If unsure, drink only bottled water. Please be considerate of the environment and refill your bottle at special water refill stations for around PHP15 to 20 (keep adding 1 peso coin until the bottle is full, it might take a while).
CHECK OUT THESE OTHER TIPS TO TRAVEL MORE SUSTAINABLY HERE
Treat water with iodine or chlorine tablets or bring it to boiling if you aren’t sure it`s safe or you can not find bottled water - wait 30 minutes after treating before drinking.
A water filter is also a good idea in case of emergencies or during hiking – we use this filter (Life Straw) as it`s compact and light.
Avoid ice cubes in your drinks as much as you can as they are usually made with untreated tap water.
Drink lots (around 3 liters of water per day) especially when exposed to the scorching Filipino sunny days –dehydration and, even worst, sunstroke is around the corner.
Water refill station in the Philippines - cheap and cheerful
As a general rule don’t eat raw food, especially meat and fish. As for veggies and fruits, if you can peel it and wash it, then you can eat it, otherwise cook it as a precaution.
Eating out in touristic restaurants is generally safe, however, always make sure the cleanliness standards are good, otherwise nothing forces you to eat if you feel it’s not safe.
FANCY A VEGAN OR VEGETARIAN MEAL? CHECK OUT OUR FAVOURITE RESTAURANTS IN THE PHILIPPINES HERE
Street food is also to be avoided if you believe the food quality is not acceptable, even if the low price is quite tempting. We ate in a couple of street stalls and had experienced mild diarrhea, however, even some lunches and dinners out did give us some stomach ache from time to time.
We have also experienced eating with local families in some homestays and have not experienced any particular issue, however, again safety always comes first and if you have the tiniest doubt about what you`re eating, do not force yourself to please your guests but kindly refuse and go out for dining.
One of the meal during our volunteering in the Philippines in a homestay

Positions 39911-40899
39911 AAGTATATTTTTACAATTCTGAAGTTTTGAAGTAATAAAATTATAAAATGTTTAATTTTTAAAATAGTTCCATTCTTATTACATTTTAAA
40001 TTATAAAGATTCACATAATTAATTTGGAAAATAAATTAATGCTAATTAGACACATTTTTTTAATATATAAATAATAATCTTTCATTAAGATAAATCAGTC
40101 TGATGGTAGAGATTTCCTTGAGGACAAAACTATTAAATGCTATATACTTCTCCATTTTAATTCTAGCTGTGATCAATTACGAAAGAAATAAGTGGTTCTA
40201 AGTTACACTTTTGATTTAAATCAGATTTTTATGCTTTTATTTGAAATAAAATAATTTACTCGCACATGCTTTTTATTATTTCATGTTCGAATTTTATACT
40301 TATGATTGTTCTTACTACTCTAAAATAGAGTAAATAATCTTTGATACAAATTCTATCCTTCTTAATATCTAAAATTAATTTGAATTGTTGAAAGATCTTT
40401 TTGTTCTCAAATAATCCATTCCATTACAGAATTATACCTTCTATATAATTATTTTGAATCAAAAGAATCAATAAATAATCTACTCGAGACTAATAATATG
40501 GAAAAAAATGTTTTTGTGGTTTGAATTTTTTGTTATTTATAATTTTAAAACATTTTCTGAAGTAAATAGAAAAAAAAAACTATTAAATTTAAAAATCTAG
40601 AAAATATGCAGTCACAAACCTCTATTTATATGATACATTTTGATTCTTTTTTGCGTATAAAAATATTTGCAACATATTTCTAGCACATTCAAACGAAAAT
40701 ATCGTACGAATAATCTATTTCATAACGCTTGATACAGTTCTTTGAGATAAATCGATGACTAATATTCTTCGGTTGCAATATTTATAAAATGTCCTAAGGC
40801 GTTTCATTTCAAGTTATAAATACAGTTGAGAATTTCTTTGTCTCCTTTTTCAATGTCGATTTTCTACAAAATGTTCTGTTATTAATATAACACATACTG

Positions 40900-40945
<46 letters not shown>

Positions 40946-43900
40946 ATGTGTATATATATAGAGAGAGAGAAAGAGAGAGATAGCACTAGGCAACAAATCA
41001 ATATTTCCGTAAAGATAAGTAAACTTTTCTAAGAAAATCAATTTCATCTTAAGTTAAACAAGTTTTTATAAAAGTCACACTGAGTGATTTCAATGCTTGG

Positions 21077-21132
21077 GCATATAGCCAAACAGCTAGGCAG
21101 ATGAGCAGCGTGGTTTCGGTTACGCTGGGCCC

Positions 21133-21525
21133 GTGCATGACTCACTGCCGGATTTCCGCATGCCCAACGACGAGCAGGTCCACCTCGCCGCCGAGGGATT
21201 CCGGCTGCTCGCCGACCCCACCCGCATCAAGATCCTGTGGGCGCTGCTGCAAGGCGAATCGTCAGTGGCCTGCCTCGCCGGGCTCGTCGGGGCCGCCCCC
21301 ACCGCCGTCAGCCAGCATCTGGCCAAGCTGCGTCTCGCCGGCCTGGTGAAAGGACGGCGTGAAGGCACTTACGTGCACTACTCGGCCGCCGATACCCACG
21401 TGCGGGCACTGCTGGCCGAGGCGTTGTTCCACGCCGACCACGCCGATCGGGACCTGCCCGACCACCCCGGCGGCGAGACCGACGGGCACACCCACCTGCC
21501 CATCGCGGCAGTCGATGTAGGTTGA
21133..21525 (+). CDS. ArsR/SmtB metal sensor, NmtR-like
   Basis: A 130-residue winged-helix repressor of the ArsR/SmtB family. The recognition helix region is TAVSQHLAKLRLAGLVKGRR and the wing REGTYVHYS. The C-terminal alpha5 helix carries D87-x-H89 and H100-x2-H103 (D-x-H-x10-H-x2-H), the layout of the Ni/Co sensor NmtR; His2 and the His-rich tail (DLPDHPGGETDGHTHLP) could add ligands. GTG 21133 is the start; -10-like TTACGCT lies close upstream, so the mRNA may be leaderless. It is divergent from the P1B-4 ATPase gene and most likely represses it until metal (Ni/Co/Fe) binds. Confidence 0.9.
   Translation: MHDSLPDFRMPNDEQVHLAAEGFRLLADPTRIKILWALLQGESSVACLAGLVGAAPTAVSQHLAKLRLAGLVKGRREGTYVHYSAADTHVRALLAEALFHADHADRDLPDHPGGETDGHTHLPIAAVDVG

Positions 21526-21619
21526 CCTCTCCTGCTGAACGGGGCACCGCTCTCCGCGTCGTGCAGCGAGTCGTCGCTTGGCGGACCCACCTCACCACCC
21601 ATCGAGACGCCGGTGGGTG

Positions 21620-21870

DOGS, MOSQUITOES & BITING ANIMALS
Stray dogs are extremely commonin the Philippines like in most South East Asian countries. Although it can be difficult not to pet some of them, it is safer to refrain from touching and feeding them. The major risk of being bitten by them is getting infected with rabies. If a dog does bite you, then clean and disinfect the wound immediately and seek medical assistance. If you have contracted rabies, you would need vaccine shots within 24 hours from the accident. If rabies is left uncured, it can lead even to death.
This is Basura, one of the stray dogs on Popototan Island where we volunteered, Philippines
Mosquitoes are pretty annoying in certain areas of the Philippines, however, the country is malaria free except from very few areas in the southern Palawan island. In any case it is better to avoid being bitten as they can carry other diseases or simply bites can be very itchy – we used an all natural DEET-free spray and it worked well with us. Apart from being safer for your skin, it’s also eco-friendly.
Really the only other insect which has bitten us was a black big swap– if you walk too close to their nest (which is usually 2 to 3 metres up a tree), they will definitely come out and try to sting you and luckily enough Fabio is not allergic because it got stung 6 or 7 times while we were working or walking in the forest. So bring antistaminic if in doubt.
The Philippines do have their share of snakes which are generally not poisonous – they will generally visit rivers and streams or little ponds. Just check the area before swimming close to waterfalls, no matter how attractive, especially if you are few people – we saw little snakes swimming by more than once.
We have seen many bayawak, which translate to monitor lizards in Tagalog language. These reptiles are quite fascinating and they will avoid you if you get close and do not attack people. However, keep your distance if you see one as with any other wildlife – although bayawak bite is poisonous, what can really kill you is infection from their bite.
We have also been told the Philippines forests also host some monkeys but we have never seen one, only cute squirrels. Either there are very few or they are very good at hide and seek.
Bayway (monitor lizard) in the Philippines